Next, the radio button state change event is handled. Note that the radio button in this container acts separately from the one, which is already there in the country container. Here, we are setting the background property for the container and thereby for the control that it holds.

private void rdBack1_CheckedChanged(object sender, EventArgs e)
    //Groupbox 02: Set the Background for the Groupbox
    if (rdBack1.Checked == true)
        grpCountry.BackColor = Color.AliceBlue ;

private void rdBack2_CheckedChanged(object sender, EventArgs e)
    //Groupbox 03: Set the Background for the Groupbox
    if (rdBack2.Checked == true)
        grpCountry.BackColor = Color.Azure;

3.3 GroupBox visible Property

Next, comes the click event handler for the hide country button. Here, the button will toggle the operation between hiding and show of country group box. The button label also toggled between Show/Hide.

private void btnHideShowCountry_Click(object sender, EventArgs e)
    //Groupbox 04: Hide the Country Container
    if(btnHideShowCountry.Text == "Hide Country" )
        grpCountry.Visible = false;
        btnHideShowCountry.Text = "Show Country";
        grpCountry.Visible = true;
        btnHideShowCountry.Text = "Hide Country";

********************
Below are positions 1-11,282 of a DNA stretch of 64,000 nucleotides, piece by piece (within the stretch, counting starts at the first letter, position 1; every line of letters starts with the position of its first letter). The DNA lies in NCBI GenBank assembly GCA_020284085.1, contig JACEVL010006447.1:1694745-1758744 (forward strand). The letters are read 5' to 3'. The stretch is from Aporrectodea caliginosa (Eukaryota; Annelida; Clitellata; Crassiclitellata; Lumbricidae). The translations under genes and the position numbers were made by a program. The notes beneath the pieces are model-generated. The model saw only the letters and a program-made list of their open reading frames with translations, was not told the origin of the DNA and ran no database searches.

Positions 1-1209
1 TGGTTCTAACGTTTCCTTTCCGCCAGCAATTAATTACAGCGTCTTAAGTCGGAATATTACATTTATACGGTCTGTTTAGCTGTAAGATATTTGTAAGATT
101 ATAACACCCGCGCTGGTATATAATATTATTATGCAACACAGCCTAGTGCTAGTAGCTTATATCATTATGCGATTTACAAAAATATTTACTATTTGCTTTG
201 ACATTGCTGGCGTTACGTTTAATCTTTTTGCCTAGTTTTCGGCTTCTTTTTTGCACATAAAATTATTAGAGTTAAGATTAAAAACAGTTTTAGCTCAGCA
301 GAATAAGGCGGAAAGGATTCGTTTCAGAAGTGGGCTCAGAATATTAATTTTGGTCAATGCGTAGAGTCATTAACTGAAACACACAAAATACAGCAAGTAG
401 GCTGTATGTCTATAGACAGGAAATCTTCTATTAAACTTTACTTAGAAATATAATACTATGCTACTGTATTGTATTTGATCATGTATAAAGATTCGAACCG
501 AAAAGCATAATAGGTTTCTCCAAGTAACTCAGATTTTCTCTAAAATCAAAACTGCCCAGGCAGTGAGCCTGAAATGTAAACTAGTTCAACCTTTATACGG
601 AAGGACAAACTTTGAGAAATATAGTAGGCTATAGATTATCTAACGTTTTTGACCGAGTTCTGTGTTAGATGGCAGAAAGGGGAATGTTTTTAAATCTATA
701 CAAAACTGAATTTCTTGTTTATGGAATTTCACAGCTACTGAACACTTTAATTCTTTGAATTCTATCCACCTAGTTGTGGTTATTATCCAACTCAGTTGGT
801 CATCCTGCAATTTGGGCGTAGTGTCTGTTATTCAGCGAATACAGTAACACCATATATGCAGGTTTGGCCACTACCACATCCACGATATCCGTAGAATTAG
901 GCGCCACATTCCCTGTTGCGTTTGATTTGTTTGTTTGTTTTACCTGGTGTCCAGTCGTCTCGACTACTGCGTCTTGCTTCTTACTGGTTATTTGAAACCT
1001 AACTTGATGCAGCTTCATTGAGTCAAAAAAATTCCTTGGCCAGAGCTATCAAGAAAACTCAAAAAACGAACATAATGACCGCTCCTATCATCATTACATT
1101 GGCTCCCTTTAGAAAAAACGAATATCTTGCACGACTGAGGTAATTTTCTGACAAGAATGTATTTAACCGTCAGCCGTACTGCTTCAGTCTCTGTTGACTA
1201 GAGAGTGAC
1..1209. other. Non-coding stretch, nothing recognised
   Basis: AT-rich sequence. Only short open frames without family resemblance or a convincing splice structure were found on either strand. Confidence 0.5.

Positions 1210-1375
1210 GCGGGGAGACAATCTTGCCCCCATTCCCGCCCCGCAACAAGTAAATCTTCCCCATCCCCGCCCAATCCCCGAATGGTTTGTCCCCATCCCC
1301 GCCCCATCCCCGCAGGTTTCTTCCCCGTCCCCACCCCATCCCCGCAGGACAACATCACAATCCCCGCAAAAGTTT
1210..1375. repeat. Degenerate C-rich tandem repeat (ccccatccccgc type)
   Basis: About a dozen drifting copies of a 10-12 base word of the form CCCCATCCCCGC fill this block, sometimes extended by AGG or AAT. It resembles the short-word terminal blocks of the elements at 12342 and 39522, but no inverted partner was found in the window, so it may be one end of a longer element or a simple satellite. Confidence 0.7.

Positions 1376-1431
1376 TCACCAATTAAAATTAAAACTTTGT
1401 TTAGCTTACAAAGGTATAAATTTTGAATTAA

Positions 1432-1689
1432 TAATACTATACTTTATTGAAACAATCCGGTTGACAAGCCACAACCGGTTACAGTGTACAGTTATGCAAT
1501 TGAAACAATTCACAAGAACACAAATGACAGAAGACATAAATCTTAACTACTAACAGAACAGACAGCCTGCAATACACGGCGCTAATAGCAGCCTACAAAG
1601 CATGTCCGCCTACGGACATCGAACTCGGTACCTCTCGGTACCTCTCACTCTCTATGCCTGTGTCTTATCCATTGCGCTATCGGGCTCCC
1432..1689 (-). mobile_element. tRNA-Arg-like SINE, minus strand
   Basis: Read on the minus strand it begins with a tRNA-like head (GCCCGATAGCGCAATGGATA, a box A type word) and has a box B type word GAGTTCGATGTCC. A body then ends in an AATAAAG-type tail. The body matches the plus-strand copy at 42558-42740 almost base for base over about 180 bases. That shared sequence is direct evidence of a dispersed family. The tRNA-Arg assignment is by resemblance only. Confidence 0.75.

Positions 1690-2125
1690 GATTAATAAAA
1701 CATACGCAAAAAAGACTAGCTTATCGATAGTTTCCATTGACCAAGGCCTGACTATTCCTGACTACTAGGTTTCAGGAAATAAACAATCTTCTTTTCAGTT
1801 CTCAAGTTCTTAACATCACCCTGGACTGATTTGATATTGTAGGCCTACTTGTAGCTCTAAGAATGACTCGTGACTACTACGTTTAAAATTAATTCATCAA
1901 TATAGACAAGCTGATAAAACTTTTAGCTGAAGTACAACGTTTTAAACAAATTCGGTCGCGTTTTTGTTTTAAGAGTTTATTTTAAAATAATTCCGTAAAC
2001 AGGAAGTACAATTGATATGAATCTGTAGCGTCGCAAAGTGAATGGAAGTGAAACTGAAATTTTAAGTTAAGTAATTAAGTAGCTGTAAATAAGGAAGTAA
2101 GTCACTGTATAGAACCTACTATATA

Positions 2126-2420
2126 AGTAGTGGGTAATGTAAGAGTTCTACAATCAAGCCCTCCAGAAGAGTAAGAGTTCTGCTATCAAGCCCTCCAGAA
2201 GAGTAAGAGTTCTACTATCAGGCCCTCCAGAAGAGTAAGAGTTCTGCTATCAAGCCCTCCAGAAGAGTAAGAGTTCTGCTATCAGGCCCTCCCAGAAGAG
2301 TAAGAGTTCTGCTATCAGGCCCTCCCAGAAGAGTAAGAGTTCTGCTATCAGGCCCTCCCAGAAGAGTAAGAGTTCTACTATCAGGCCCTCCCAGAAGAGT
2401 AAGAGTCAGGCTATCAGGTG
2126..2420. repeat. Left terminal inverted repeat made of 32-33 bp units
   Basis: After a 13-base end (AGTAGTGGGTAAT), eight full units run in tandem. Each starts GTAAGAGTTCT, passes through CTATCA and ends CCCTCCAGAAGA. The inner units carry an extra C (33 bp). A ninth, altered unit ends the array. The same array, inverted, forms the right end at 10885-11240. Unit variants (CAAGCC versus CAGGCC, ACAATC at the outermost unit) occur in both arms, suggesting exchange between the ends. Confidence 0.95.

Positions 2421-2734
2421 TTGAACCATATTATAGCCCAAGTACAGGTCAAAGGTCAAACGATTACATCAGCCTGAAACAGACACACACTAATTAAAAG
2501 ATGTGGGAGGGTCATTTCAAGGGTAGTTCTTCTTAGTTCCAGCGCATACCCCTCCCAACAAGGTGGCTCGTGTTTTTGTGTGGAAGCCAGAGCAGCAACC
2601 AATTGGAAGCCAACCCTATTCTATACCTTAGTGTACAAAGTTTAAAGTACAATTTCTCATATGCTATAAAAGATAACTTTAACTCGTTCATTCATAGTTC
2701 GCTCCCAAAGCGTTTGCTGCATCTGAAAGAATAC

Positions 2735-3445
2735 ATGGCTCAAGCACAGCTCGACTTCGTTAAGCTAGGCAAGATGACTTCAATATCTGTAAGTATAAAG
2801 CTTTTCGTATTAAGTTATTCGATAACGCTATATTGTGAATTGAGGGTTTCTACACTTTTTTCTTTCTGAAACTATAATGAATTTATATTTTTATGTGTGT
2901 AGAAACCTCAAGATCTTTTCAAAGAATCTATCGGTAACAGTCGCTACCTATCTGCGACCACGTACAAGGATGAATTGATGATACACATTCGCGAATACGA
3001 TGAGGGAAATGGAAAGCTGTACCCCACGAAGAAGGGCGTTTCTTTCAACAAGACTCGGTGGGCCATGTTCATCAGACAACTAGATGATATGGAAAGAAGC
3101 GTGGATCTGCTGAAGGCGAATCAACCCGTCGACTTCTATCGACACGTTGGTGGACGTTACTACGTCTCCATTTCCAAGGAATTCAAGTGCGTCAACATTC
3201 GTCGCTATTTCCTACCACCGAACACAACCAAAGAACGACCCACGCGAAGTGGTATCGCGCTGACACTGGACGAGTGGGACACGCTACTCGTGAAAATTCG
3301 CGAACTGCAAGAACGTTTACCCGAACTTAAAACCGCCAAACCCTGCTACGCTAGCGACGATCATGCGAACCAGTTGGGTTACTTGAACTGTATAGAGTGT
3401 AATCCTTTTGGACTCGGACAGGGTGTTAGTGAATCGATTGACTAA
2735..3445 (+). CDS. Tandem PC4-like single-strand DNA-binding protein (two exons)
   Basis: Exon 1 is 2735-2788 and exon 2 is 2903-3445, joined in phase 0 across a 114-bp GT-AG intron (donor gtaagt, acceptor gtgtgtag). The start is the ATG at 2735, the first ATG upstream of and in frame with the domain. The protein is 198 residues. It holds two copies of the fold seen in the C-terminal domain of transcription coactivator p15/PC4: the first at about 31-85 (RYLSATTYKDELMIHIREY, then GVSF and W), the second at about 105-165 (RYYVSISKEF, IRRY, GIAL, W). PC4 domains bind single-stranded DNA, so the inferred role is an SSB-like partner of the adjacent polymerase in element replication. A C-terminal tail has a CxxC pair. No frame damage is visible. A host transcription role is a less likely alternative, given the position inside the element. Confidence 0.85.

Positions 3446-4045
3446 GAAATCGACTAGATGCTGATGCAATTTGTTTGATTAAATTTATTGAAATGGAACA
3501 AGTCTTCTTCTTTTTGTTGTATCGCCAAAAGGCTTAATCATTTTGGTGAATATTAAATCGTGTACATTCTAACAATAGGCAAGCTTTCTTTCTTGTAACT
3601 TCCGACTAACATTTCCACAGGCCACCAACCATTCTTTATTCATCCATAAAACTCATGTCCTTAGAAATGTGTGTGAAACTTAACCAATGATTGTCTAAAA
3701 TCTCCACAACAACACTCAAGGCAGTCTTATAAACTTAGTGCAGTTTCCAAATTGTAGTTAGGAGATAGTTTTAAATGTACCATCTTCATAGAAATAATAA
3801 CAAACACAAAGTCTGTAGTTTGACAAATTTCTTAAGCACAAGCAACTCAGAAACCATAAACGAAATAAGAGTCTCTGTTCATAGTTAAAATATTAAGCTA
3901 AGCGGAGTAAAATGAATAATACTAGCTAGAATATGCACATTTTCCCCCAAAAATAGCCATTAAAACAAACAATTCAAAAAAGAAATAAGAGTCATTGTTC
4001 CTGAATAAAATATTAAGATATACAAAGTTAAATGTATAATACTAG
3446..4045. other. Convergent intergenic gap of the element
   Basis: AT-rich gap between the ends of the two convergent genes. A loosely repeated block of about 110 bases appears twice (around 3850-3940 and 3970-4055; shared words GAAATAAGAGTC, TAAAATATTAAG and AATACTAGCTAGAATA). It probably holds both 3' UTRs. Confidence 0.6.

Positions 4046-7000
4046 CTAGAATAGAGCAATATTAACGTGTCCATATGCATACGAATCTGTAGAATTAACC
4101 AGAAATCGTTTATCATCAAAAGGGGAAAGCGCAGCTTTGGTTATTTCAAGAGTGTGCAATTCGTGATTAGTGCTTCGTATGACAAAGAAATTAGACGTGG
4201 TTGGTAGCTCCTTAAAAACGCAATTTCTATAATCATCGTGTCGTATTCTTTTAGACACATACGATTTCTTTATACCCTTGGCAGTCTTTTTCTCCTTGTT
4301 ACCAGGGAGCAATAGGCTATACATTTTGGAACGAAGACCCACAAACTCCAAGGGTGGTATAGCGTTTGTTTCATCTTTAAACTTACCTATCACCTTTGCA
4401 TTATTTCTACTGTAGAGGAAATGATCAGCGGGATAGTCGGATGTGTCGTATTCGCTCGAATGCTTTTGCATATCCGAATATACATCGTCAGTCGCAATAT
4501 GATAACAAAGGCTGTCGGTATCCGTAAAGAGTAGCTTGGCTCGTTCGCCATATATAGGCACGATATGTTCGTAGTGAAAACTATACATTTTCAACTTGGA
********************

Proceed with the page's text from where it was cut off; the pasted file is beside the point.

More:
3.4 Setting a Font to GroupBox

The handler for the set font button will bring the font dialog and sets the font for the country group box. All the radio buttons inside the country group box take the font that we set to the group box control.

private void btnFontVerdana_Click(object sender, EventArgs e)
    //Groupbox 05: Set a different font to the Country
    FontDialog fnt = new FontDialog();
    if (fnt.ShowDialog() == DialogResult.OK)
        grpCountry.Font = fnt.Font;

4. Closing notes

Note that all the control inside the container will inherit the properties from the container. Here I showed you some simple properties like Enable, Visible, Font etc that we set on the container is inherited by the controls in it.

If you want to be set a different, say, for example, different font for a specific control, then setting the property for that specific control overrides the one taken from the container.

In the Above Example:

1) Both the group boxes and the Enable actions check boxes belongs to the top-level container the form. So they inherit the properties from the form. In our example, I have overridden that to the group box control by setting my own properties that are a different color.

2) The group boxes which is a control for the top-level container the form is also a container for the control that it groups.

Now when you do set the properties at runtime always remember the Order:

1) Set the Properties for the Container and then override whatever you want for the control.
2) Let me assume that I need different back color at runtime for the Form, the group boxes and for the control Hide Country. In this case, your workflow should set the property for the form first and then for the Group box and finally for the Hide Country button.

The sample is created in VS2005. If you have advanced IDE say yes to the conversion UI

Download : Source Code